two social systems based on two diametrically opposed forms of exploitation. In
its character of a political and social struggle, it took on the form of a
bourgeois democratic revolution.
While chattel slavery was abolished, the progress of the bourgeois democratic
revolution was aborted when the Northern bourgeoisie reneged on its
continuation and made a treacherous agreement with the Southern oligarchy to
deprive the Black people of their rights. The effort of the Radical
(revolutionary wing) Republicans to continue the struggle, in alliance with the
revolutionary struggle of the Black people, was thwarted by the combined forces
of the Northern bourgeoisie and the Southern ex-slaveowners.
The rising political reaction of the bourgeoisie was too formidable to be
overcome by the Radical Republicans given the historical circumstances of the
Of tremendous importance and particular relevance to the current struggle was
the profoundly revolutionary role of Black participation in the period of the
Civil War and for a time thereafter.
The great work of Black historian W.E.B. DuBois with the splendid title
“Black Reconstruction” has a very important chapter on the general
strike. It describes “how the Black worker won the war by a general
strike which transferred his labor from the Confederate planter to the Northern
invader in whose army lines workers began to be organized as a new labor
It was a truly great moment in the historic development of the struggle of the
The long stretch of history after the treacherous sell-out agreement between
the North and the South seemed like a desert utterly bereft of significant
initiatives of the white workers or their progressive allies. It therefore
devolved upon the Black people to take the initiative against racist repression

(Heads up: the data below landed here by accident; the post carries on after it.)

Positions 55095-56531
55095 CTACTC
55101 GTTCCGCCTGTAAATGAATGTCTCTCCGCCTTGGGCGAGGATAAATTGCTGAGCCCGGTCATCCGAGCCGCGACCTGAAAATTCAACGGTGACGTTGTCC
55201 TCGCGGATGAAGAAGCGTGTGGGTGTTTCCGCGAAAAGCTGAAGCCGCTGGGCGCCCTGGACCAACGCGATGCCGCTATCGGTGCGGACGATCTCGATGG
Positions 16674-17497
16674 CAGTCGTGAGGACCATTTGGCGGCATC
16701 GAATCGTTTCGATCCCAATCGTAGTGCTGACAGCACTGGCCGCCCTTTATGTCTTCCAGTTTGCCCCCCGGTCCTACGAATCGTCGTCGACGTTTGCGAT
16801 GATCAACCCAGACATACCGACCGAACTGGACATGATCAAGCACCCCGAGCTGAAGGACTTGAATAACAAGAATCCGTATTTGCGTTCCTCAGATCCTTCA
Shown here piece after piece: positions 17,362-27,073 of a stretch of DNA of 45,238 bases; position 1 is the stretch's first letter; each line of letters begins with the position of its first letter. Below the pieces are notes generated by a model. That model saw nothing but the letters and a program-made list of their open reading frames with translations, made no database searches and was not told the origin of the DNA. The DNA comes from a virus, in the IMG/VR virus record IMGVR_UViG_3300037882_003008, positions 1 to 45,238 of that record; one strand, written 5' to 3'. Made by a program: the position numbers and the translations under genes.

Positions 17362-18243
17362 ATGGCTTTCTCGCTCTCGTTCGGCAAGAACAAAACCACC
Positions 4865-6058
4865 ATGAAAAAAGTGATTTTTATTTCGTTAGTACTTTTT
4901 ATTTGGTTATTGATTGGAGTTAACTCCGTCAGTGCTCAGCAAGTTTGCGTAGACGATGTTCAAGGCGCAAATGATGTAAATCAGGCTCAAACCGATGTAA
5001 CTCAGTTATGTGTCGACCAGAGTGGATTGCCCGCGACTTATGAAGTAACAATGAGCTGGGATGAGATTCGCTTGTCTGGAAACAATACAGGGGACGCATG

and super-exploitation, as they had done during the revolutionary period of the
Civil War and Reconstruction.
However, it was the objective economic and industrial evolution of U.S.
capitalism, its tremendous expansion in the latter half of the nineteenth
century, and the two imperialist wars in the twentieth century, which made it
possible for the Black people to pick up the threads broken by the treacherous
Hays-Tilden agreement of 1877. That agreement between the Northern bourgeoisie
and the ex-slaveowners in the South effectively ended the period of
Reconstruction by the withdrawal of federal troops from Louisiana and South
Hence, it can be correctly stated that since the defeat of the Radical
Republicans during the Civil War and Reconstruction, it has been various forms
of the movement of Black people themselves which have forced whatever
concessions have been won.
Different forms, same struggle
The Jackson movement is thus one of the varieties that have developed over
these many decades since the Civil War, such as the Garvey movement, the Muslim